Best Jewelry Tumbler?

by Shawna.
(Arkansas USA)

Best Jewelry Tumbler?  - Discussion on Jewelry Making Journal

What jewelry tumbler do you recommend?

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  • Hi Shawna,
    I like a Lortone tumbler for wire jewelry.

  • JudyK Bjorkman says:

    Shawna, I have had my Lortone for over 25 years and have had no trouble with it! I use it mainly for polishing, both wire and sheet metal, and occasionally for getting a light matte surface, depending on the media I use. I use Cerambits for polishing, which unfortunately is not available any more. There are other media, except I cannot recommend those little white ceramic balls. They don’t get into crevices to polish, but do manage to get stuck in other places.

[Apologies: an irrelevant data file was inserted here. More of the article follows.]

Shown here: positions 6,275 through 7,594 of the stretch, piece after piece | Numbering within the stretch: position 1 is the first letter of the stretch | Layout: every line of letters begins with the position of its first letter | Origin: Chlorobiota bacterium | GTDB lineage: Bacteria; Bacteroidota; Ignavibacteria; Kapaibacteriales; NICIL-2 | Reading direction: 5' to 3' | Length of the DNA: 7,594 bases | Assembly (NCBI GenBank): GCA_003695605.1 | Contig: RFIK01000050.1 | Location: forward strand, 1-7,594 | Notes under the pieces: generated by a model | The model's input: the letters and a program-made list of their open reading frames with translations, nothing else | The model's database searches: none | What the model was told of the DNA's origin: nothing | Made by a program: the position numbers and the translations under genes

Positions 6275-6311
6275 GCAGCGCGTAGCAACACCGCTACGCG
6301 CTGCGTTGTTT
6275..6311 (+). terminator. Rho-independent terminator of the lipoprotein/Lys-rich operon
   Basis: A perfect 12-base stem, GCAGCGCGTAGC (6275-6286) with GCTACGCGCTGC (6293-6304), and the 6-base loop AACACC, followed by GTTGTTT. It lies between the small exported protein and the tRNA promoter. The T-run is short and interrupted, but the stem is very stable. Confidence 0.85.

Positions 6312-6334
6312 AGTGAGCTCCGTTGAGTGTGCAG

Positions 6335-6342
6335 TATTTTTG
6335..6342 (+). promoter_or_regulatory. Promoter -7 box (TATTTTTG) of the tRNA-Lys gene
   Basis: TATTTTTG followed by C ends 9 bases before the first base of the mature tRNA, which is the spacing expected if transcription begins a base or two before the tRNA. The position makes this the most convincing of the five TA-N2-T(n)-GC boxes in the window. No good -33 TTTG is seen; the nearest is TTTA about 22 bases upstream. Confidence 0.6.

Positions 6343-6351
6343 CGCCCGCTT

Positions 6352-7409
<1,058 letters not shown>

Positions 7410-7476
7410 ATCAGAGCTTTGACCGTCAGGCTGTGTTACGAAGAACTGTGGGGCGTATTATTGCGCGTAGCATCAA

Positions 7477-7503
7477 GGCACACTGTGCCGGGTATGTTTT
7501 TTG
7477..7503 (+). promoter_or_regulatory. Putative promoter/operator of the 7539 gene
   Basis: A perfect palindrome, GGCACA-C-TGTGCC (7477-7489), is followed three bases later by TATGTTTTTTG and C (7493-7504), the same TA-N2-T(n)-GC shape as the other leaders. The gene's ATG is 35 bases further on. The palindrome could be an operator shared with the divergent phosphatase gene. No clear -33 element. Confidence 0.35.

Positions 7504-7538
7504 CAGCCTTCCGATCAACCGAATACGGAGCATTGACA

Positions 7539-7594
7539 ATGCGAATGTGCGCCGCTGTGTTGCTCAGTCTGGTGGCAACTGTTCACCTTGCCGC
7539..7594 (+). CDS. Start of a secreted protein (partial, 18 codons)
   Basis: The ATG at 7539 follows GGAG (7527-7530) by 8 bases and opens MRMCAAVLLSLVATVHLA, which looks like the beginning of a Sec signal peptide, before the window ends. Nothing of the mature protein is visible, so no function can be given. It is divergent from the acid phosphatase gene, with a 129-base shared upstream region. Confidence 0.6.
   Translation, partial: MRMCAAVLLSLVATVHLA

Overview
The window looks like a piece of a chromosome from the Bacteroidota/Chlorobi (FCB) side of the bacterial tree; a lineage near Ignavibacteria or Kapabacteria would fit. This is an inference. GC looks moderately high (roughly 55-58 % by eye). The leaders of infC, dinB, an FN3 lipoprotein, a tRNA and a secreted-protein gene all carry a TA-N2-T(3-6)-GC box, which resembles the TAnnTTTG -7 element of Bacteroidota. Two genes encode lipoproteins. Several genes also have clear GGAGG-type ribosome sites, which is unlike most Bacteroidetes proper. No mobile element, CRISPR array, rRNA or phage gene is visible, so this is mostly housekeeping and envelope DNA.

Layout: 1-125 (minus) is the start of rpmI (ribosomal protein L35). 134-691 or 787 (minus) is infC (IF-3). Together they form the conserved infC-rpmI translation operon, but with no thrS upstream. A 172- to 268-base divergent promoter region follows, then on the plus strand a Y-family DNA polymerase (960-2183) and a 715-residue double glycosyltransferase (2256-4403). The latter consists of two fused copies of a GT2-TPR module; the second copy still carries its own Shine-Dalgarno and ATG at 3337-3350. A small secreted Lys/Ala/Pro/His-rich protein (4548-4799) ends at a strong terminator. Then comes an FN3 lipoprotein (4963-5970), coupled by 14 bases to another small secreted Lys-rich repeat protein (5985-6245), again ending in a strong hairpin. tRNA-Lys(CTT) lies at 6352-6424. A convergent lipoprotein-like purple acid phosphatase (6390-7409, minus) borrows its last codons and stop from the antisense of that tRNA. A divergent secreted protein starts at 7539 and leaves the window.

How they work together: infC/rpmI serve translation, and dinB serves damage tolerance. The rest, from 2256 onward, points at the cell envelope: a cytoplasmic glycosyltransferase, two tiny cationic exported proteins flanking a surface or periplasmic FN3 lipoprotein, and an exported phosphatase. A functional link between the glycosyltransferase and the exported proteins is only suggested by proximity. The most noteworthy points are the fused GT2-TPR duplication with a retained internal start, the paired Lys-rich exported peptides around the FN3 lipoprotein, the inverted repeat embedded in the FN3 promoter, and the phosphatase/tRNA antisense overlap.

If you can get a copy of Lapidary Journal from 1999, I published an article there, on tumble polishing, back when it was beginning to be used more by metalworkers. It’s so much cleaner than wheel polishing and saves time.


  • Moogie says:

    I also have a Lortone & have just used it to polish up some copper chain. It came out beautifully. BUT! Up until this time, I didn’t have much luck. My barrel has been leaching black greasy stuff, making a mess. So I read about how to clean it. I also find I have to tumble things longer than they say. I left the chains in 3-4 hours (mainly because I forgot them!). I use 2lbs of stainless steel shot & just purchased some shine bright liquid soap stuff. I used plain Dawn but wasn’t sure if that was adding to the black greasy problem. Anyway I’m not an expert at using the tumbler but just sharing my experience so far. Good luck & have fun with your jewelry adventures!

  • Linda says: